I grew up in Leavenworth, Kansas,
a very conservative community. Originally
a pioneer trading center, it was founded in 1842 as the first incorporated city
in Kansas.

A story I remember from childhood,
perhaps apocryphal, is that the state legislature gave the town a choice:
As the oldest community in the state,
it could have either a federal prison
or a state university. The town fathers chose the prison, fearing that the university students might be riotous and running across their lawns. Or perhaps they just had more confidence in the federal government
than in the state.

Eventually, Leavenworth and its nearby surroundings hosted myriad penal facilities including the city and county jails,
a Federal Detention Center,
and the military's maximum security prison, the Fort Leavenworth United States Disciplinary Barracks, opened in 1875.
The very large Kansas State Penitentiary and a state medium security prison are also located nearby. For many years a federal
Old Soldiers' Home in nearby Lansing, Kansas, provided additional support to the local economy.

As railroads first expanded across
the nation, Leavenworth, situated
on the bluffs of the Missouri River
and long the major mid-country stop-over
on the cross-country Pony Express route, naturally expected to become a major rail center. Whether through arrogance, delay,
or unreasonable terms and demands, Leavenworth lost its bid for the railroad.

The St. Joseph Railroad chose the much smaller town of Westport Landing and in 1869 built the Hannibal Bridge there over
the Missouri River. The rest, as they say,
is history. Westport far outgrew Leavenworth, eventually becoming the metropolis of Kansas City, Missouri and Kansas City, Kansas.

Leavenworth, however, gained a stable recession-proof economy based on reliable government jobs - including many at Fort Leavenworth - a situation which exists
to this day. Security may have created
a certain conservative lack
of adventurousness and free-spirited culture in the city and among the "city fathers",
or perhaps this was my misperception
as a restless teenager growing up. I do remember that there was an attempt to have "Community Concerts," but this cultural endeavor quickly withered. Similarly,
a wonderful "Pioneer Days" project - a week of parades and festivities for locals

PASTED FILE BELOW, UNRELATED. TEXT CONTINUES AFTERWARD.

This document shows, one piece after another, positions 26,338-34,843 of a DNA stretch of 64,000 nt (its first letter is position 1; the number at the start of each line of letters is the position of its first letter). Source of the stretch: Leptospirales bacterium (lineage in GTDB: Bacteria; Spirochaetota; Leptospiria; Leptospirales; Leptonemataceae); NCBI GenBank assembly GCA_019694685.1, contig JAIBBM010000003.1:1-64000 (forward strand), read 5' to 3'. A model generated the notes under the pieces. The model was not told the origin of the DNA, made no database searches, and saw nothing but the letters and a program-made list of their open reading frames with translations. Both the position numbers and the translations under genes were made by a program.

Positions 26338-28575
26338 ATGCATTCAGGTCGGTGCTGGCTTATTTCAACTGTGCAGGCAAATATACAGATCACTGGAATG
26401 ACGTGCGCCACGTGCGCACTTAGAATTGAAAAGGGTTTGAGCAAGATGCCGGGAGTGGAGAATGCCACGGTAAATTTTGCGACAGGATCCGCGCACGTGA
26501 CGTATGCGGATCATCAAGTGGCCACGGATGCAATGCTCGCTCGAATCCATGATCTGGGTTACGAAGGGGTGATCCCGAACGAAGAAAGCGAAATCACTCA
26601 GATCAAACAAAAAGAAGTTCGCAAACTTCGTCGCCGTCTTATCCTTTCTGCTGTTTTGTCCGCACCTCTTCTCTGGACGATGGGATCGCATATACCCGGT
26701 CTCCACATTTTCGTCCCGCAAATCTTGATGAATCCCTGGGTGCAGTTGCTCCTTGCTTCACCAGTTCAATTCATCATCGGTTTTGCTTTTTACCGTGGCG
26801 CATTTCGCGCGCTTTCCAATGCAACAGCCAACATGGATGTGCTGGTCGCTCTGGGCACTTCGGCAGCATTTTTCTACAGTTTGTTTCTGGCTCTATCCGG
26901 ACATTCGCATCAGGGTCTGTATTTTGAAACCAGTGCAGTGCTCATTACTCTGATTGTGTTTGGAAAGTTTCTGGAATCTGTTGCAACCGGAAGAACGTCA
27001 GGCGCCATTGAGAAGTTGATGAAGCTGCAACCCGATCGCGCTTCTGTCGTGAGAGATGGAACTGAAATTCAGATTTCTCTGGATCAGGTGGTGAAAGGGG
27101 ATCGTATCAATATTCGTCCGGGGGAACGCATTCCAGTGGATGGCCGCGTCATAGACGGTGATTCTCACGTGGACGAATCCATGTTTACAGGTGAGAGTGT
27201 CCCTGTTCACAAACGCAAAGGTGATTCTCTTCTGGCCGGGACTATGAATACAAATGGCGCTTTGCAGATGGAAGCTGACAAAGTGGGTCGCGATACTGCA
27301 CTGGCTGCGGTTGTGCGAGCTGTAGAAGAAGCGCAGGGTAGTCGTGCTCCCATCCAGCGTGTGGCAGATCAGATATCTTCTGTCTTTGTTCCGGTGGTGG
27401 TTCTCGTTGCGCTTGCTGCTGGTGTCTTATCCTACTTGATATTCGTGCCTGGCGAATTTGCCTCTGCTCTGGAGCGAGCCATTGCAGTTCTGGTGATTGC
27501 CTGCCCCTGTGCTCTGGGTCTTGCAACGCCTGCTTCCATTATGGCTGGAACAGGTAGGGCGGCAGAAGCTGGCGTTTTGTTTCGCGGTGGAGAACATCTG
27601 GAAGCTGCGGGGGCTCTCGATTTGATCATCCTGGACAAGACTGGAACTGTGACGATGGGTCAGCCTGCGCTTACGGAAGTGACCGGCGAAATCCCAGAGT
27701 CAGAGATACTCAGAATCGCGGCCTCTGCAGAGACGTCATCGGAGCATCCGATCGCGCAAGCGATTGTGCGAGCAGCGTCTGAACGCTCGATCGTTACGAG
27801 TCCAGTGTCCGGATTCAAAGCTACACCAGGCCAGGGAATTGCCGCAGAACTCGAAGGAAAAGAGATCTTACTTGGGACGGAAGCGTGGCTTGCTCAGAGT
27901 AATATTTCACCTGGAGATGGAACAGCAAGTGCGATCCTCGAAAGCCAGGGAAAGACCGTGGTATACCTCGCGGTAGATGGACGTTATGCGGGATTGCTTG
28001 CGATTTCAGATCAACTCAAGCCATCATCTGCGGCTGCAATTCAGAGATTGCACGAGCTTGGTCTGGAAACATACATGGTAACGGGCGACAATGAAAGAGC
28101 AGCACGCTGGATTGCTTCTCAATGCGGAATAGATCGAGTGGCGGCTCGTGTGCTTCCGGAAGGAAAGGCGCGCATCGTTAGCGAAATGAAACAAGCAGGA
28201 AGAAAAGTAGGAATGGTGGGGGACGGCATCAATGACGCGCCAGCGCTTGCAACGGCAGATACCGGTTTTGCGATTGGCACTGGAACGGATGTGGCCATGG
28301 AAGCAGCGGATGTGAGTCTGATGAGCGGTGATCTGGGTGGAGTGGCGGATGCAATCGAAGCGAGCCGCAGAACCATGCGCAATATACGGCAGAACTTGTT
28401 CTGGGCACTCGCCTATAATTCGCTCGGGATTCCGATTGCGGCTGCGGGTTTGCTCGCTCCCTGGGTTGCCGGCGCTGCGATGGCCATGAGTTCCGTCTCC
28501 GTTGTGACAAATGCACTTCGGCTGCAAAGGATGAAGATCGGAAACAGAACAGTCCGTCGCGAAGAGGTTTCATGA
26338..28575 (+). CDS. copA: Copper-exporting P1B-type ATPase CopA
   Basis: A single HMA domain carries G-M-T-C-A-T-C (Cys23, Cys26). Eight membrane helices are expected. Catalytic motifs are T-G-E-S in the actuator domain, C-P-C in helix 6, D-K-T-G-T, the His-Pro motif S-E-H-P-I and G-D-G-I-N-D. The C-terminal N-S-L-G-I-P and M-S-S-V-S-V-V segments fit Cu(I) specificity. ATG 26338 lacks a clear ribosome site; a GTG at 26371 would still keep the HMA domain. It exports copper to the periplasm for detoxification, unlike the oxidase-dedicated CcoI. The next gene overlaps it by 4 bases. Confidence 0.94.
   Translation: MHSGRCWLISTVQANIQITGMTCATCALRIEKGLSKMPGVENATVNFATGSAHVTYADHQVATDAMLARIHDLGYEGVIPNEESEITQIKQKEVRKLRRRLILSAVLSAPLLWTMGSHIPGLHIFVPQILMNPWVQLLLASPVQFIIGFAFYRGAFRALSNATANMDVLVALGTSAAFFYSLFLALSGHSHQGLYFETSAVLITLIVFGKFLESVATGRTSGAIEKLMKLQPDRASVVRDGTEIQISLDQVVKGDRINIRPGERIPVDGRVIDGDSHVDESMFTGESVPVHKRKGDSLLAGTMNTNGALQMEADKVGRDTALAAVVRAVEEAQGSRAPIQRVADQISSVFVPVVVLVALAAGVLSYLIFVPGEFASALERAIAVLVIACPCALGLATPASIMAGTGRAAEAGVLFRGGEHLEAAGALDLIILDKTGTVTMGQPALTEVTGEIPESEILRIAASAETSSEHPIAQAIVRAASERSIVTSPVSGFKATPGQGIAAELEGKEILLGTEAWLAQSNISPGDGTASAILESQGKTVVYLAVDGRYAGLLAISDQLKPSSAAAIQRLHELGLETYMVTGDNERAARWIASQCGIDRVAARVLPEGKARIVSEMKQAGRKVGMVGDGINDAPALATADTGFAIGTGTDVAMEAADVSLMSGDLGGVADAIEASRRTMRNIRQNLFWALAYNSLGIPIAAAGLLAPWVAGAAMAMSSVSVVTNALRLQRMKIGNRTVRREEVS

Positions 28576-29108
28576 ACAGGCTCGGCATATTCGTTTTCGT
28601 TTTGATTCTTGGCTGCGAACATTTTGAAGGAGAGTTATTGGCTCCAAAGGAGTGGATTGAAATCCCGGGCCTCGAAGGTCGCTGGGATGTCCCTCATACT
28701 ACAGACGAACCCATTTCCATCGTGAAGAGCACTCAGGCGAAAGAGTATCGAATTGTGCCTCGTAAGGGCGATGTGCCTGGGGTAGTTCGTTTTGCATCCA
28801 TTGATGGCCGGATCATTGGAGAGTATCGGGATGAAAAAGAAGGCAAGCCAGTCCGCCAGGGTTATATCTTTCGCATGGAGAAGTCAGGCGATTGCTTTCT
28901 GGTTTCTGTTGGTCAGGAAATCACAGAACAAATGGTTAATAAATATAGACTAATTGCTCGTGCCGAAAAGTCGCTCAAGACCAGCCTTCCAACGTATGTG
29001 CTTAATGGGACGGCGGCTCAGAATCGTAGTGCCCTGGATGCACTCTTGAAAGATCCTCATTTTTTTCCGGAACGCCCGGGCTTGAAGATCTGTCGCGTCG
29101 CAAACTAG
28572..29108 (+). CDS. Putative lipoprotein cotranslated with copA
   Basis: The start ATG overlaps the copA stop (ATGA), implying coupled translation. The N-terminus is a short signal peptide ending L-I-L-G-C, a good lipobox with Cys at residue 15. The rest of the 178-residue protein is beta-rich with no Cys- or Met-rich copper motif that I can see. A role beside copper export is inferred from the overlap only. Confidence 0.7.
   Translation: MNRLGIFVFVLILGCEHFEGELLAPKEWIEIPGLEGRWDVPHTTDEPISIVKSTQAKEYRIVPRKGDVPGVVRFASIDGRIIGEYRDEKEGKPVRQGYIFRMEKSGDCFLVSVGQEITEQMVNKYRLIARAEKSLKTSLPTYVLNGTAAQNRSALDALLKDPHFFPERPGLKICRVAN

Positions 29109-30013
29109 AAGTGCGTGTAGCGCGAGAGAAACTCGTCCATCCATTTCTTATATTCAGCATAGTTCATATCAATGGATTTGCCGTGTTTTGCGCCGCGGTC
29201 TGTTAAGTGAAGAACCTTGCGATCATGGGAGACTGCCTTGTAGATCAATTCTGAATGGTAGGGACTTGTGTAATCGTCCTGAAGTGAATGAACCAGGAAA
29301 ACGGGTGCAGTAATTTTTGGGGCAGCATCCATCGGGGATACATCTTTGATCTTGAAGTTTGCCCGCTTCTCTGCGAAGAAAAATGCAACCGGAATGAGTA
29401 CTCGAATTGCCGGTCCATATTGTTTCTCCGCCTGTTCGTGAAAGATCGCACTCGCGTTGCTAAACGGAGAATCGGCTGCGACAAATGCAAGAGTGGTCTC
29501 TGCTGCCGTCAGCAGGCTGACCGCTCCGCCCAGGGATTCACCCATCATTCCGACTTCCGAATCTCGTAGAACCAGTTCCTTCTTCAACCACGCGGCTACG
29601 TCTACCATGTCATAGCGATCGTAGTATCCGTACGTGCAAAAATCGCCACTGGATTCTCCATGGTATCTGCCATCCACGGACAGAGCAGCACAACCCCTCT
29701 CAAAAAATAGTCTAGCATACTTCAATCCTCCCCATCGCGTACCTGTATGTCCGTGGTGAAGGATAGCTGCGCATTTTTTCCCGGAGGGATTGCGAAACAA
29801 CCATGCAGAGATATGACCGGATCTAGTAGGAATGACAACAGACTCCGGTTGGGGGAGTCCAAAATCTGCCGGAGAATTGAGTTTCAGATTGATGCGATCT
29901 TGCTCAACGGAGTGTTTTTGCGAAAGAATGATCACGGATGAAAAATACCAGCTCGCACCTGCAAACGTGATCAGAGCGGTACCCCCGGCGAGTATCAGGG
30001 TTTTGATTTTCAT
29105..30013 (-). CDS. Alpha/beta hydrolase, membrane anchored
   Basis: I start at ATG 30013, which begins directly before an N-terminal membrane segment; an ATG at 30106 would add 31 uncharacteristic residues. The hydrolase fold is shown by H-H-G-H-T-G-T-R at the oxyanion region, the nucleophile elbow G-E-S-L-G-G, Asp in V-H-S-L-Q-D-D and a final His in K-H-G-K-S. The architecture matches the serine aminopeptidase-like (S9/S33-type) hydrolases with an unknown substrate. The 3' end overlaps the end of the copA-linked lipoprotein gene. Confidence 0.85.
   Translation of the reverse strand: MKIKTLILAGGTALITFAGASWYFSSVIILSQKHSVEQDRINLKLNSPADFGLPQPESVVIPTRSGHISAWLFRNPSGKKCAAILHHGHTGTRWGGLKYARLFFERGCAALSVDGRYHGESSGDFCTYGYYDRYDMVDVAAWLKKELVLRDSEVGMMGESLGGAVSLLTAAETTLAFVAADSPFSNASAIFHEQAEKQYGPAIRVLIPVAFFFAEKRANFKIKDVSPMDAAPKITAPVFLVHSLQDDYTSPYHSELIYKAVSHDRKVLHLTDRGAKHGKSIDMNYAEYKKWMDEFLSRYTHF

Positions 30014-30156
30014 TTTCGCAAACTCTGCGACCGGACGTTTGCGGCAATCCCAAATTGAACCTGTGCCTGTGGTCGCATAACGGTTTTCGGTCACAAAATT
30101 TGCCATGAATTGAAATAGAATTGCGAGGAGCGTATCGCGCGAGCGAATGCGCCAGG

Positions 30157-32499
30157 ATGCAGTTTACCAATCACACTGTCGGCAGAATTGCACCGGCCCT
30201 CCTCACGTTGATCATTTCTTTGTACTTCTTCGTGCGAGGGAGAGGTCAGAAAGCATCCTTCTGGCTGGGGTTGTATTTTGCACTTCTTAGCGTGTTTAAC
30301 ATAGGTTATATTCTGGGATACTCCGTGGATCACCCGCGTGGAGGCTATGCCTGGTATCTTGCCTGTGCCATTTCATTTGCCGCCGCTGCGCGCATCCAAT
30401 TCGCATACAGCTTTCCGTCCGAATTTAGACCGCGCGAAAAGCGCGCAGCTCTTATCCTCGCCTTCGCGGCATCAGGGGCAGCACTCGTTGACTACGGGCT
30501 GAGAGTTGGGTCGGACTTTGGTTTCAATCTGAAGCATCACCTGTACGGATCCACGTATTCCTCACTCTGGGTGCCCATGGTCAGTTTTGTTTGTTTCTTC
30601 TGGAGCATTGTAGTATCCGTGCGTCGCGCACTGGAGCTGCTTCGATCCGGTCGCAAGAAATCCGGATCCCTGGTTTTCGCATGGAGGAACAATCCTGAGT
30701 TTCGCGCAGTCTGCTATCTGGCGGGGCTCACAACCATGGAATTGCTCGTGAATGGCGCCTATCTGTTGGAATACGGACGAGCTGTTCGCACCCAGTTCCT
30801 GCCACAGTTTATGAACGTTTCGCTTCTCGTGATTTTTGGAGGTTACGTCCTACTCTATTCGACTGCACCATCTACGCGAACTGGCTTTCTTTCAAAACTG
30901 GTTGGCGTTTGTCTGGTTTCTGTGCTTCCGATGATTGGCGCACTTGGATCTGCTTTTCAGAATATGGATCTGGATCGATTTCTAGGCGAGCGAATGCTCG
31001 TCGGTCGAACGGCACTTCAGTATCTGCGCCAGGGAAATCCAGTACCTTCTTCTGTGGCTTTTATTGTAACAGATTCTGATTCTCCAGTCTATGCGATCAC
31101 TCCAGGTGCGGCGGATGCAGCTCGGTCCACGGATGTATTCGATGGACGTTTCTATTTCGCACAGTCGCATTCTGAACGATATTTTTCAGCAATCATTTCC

and tourists - lasted for only a very few years.

The prison, however, offered opportunities. My father, a sociologist, taught classes
for the convicts for ten years, and greatly enjoyed the experience. This sparked
my interest in recidivism - the tendency
for offenders to serve sentences only
to return again and again to a life of crime. My college senior thesis was on this topic, and researching, I had the opportunity
to tour the Federal prison, which rarely admits visitors.

The United States has the highest documented incarceration rate in the world. In 2008 approximately one in every 31 adults (7.3 million) in the United States was behind bars, or being monitored (probation
and parole). An additional 86,927 juveniles were incarcerated.

Why can't we "turn people around" and away from a life of crime? I made two personal attempts.

Through the Big Brother program, I worked
for several years with Fred Christian (not his real name) a juvenile fender on probation. We met every week or so and I took Fred to many cultural and social events.

He seemed appreciative, more assured,
and better adapted to social situations. Eventually I lost track of him, so I do not know how he adjusted subsequently.

Through the Arlington County Offender Aid
and Restoration
program I visited Willy Montain (not his real name) weekly
in the County Jail for quite a while. We had what hopefully were helpful discussions,
but again, I don't know what he is up to now.

All this leads to my main point: How is it, with all the sophisticated psychological, sociological, pedagogical and visual-learning information and skills we have, that we cannot reform or redirect first-offenders,
or many-time-offenders, into law-abiding citizens?

I know that there are various religious groups and other organizations which attempt to serve and reform convicts, but these, however well-intentioned, and for the great good they undoubtedly do, seem like adjunct services rather than the main-core purpose, goal and activity which seems to me should be the essential goal of incarceration. Not just punishment, but more importantly, retooling, re-goaling, re-orienting those who have made criminal missteps, but who, should be redeemable.

With 24-hours a day for a sentence of two, five or twenty years, cannot we change
a person - permanently - for the better?

Perhaps I am naive in all this but can't government, industry, educational institutions, churches and educational-psychological-psychiatric-sociological experts come together in a team effort
to address and solve this problem?

America is a dismal failure with incarceration. Can't we become a pioneer success in rebuilding lives and recreating citizens?

I hope so. It wouod be nice to see some of those prison doors swing open.


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